Globalization a Logistical Headache for Many Universities

Jun 27, 2011

As schools like the University of Toronto and the National Autonomous University of Mexico begin expanding their operations on a global scale, the difficulties that their administrations must face mount. How can schools successfully transition to international status?

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By Eric Garneau

Moving Day

Anyone who's ever relocated before can probably attest to the fact that sometimes it's the little, unexpected things that cause the most trouble. In all the effort of trying to find a new place and getting your possessions (and yourself) there, what you should do once you're actually set up can slip your mind. You might imagine that holds especially true for academic institutions slowly making their way into the GRU (Global Research University) game. When a school decides to expand its operations, it might end up missing some smaller details that snowball into major problems.

For instance: schools making an international leap should be sure not to ignore the laws and customs of the country into which they're expanding. There could be slight differences between nations that end up troubling the school in ways administrators hadn't anticipated. Besides that, a 2010 piece in The Chronicle points out that local and national governments seated where a school expands will be looking out for their own interests, possibly at the expense of global development (which of course is the primary reason for a school to go multinational in the first place). Expanding schools should therefore consult with native governing bodies to help ensure a smooth transition.

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Staffing Concerns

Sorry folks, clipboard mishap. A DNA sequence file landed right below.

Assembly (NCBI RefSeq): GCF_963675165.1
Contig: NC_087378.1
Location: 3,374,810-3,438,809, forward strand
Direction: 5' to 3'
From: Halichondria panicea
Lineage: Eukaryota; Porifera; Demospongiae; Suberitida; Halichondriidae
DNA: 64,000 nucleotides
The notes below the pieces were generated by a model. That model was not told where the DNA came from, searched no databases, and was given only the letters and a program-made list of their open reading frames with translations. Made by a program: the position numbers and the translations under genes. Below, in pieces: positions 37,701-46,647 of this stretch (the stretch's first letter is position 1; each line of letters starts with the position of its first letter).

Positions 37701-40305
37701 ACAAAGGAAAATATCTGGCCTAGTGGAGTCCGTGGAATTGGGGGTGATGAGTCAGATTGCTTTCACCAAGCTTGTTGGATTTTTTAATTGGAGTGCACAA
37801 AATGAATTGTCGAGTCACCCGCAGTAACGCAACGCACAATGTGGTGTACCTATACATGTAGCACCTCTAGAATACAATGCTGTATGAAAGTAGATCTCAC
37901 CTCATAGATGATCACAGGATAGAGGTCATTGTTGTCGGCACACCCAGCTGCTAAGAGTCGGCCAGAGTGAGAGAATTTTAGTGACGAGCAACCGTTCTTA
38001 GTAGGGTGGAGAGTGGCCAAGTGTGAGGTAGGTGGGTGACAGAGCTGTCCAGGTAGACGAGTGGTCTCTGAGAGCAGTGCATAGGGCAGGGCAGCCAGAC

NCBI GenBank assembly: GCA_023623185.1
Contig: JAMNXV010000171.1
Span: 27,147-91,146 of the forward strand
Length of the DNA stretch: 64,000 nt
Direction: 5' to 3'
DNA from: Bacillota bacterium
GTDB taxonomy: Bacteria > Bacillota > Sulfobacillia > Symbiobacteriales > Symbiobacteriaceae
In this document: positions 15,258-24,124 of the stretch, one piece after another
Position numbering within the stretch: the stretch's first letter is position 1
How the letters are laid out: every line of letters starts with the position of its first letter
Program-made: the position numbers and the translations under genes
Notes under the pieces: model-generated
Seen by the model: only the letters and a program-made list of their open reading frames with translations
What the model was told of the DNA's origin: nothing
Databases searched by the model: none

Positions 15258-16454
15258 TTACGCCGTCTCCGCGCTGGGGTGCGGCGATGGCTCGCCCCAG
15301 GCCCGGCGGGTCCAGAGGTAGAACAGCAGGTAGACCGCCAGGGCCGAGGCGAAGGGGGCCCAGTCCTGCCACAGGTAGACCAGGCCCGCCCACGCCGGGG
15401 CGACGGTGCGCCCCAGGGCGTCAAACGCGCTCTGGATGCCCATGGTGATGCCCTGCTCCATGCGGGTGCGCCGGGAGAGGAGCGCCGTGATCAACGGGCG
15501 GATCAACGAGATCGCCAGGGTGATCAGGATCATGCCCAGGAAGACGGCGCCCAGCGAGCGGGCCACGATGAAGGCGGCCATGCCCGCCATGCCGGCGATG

Another key issue schools face when they go international - they need a faculty. Finding the right instructors and researchers for an institution half a world away can be difficult, especially if the school plans on sending some of its home staff to another land. That leads to a complicated negotiation phase that leaves school administrators debating provisions like what kind of plane tickets faculty will get for their semi-annual trips home, and what kind of vehicle they'll be given to get around in their new surroundings.

Schools need to make sure, in the words of The Chronicle, that they don't 'damage their brand' by giving positions to faculty members who don't live up to standards set at their home institution. Still, authors of a recent report on internationalizing U.K. schools suggest an upside to globalization - a whole world of staffing opportunities. Perhaps it's necessary to move an administrator or two to an international post, but why not look to the global academic community for other faculty? Schools can probably find staff to suit their needs in many locations.

Internationalization Made Easier

The above-mentioned report, A Guide to Offshore Staffing Strategies for U.K. Universities, exists to help would-be international schools consider those minute aspects of globalization that may have escaped them. Similarly, the University of Washington website hosts a page on global operations support to assist such schools, which includes sections on intellectual property and exporting.

Our world becomes increasingly smaller every day, and technology and education are at the front of that movement. It should be no surprise, then, that some schools are looking to establish a worldwide presence. Though such a move isn't always easy, it can bear great fruit for learners around the globe.

One of the ways education is becoming international: OpenCourseWare.

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